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Not only was the work done, but our planned outreaches took place as well. By Thursday, our teams, including those who had been sidelined by sickness were up and active, coordinating a social outreach that saw dozens of kids deloused and taught dental hygiene while moms were able to select from new articles of clothing for their families. Following the social outreach, evangelistic services took place, where children and adults alike were able to hear and respond to the message of salvation.

Reflecting upon the trip, it became clear that it was through the adversities that we faced that the work became a group effort. Those of us who had arrived looking to put forth our best efforts found, through our weakness, a new found interdependence within the international Body of Christ and a renewed reliance on the power of the Holy Spirit to sustain, to heal, and to accomplish His will. Spiritual gifts were utilized that would have otherwise remained dormant. Friendships were formed which otherwise would never have been possible, and our celebration of the work was correctly shifted from what we had accomplished to what God had done in our midst.

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On the Saturday before the teams arrived, the song, “He makes Beautiful Things” had been playing in my head. The chorus of the song repeats, “He makes beautiful things out of the dust. He makes beautiful things out of us.” Although it was difficult to see on that Tuesday afternoon, God indeed worked our adversities together for our greater good. He created something beautiful even out of us.

Have you enjoyed this Spring Break Report? Be sure to check out our photos as well!

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Expanding the vision

Be it with new students or on new soil, God has called us to expand our vision so that all may be reached. Click on the image or follow the link to read about how we’re responding.

Our online newsletter is viewable as a PDF document. If you do not have the Adobe Acrobat Reader software installed, you may download it here.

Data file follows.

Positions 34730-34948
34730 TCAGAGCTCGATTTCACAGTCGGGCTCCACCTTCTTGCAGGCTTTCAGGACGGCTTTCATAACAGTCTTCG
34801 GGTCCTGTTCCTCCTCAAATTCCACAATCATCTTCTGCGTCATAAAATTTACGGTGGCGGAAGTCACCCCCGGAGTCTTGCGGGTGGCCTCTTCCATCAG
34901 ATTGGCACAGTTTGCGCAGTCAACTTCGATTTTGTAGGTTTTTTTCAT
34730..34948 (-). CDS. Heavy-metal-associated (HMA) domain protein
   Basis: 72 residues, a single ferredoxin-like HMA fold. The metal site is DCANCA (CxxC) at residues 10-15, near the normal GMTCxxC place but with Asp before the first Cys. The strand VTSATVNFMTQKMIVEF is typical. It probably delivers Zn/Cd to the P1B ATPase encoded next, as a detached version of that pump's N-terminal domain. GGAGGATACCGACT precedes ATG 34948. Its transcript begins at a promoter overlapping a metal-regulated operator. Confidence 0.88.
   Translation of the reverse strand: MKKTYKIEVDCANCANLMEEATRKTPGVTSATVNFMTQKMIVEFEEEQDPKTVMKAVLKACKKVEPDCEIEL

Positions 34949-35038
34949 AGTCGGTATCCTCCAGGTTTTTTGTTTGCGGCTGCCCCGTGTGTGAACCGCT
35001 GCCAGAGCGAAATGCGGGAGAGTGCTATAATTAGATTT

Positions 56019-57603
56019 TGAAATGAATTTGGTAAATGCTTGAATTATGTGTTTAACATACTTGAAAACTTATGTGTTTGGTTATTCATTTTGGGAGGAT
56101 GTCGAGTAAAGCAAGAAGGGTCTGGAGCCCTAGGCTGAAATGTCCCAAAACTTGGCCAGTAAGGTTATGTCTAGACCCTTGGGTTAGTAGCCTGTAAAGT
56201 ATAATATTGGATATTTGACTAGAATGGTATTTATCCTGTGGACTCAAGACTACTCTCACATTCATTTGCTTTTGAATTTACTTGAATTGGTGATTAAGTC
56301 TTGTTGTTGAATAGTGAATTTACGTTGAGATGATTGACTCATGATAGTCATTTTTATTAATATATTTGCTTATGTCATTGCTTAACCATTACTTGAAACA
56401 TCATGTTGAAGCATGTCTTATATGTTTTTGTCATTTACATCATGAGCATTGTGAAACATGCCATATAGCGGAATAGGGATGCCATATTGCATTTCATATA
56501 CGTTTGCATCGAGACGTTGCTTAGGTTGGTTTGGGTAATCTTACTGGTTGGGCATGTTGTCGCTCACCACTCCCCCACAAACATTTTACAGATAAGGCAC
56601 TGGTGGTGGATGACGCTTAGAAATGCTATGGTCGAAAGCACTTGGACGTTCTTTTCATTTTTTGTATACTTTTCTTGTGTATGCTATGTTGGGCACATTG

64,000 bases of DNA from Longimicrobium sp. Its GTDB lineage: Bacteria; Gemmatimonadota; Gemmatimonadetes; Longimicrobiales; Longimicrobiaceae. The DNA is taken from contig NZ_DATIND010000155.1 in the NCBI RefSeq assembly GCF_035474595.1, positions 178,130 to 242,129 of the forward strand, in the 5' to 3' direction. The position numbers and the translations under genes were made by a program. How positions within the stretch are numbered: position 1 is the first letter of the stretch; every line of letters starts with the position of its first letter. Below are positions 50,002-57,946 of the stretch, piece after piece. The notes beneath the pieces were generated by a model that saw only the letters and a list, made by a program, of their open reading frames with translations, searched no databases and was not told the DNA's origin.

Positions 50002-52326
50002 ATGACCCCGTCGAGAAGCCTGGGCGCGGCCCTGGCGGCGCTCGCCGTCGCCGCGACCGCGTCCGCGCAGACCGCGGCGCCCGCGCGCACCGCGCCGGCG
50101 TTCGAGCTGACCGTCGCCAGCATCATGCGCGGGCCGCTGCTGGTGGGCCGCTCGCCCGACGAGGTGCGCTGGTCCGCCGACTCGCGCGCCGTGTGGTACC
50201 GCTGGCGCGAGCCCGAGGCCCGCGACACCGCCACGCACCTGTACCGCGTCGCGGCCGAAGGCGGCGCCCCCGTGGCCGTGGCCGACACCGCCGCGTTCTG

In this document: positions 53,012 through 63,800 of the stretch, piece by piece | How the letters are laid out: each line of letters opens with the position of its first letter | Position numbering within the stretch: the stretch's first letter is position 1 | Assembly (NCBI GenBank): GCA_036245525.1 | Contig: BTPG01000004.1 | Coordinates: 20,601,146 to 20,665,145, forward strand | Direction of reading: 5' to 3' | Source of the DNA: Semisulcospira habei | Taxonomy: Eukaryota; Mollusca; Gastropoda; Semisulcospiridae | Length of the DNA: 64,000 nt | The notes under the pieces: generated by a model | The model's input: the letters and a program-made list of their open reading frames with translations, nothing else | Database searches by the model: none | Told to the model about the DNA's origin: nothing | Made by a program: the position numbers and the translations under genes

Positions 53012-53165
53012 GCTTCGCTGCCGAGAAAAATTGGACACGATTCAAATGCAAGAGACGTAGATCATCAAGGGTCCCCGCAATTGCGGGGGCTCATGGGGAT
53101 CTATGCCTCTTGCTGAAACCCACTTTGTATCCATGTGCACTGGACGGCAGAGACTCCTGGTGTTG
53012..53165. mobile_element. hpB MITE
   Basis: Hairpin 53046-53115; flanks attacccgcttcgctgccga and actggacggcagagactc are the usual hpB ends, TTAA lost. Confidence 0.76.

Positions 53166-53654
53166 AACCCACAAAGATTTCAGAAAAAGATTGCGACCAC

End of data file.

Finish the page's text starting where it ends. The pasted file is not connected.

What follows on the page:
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A New Generation

Evangelism is important to me. Since 2006, it’s been one of the principle classes that I’ve taught at the Bible School. So, for me, evangelistically related themes take on a special interest.

This past month, as I wrapped up my Missions class, I discovered some interesting information about world evangelism. First of all, the need is immense. The Joshua Project, a site which reports the state of the gospel among unreached people groups, declares that 2 out of every 5 people do not have an adequate witness of the gospel. Nevertheless, Evangelical Christianity has never been so prevalent as it is today. According to Ryun Chan, author of the “Manual de Misiones”, at our current numbers, there is one evangelical believer for every nine non-believers in the world.

What does this mean? It means that although the task is great, if each of us does his or her part, the goal of finishing the Great Commission is within reach. Still, with the promotion of tolerance as the most prized virtue, pressure is mounting for us to keep our faith to ourselves. In other words, if the trends continue, we may be experiencing the high water mark of Evangelical Christianity even as our goal is within reach.

How do we combat these trends? Only by keeping our stated purpose in focus. Our denomination, the Assemblies of God, in its statement of faith has declared that “the Church has a Mission to seek and save all who are lost in sin.” It is therefore an imperative to engage in and promote evangelism, and that is just what we’re doing here in Merida.

On November 13th, I began teaching a new generation of Bible Institute students in my sixth installment of “Evangelismo Práctico I.” This new group of eight students are walking through a set of lessons and assignments to help them make evangelism, not just a task but a way of life. Already, we’re seeing fruit as these students are putting themselves in contact with seekers. Stay tuned for updates as we continue through the semester!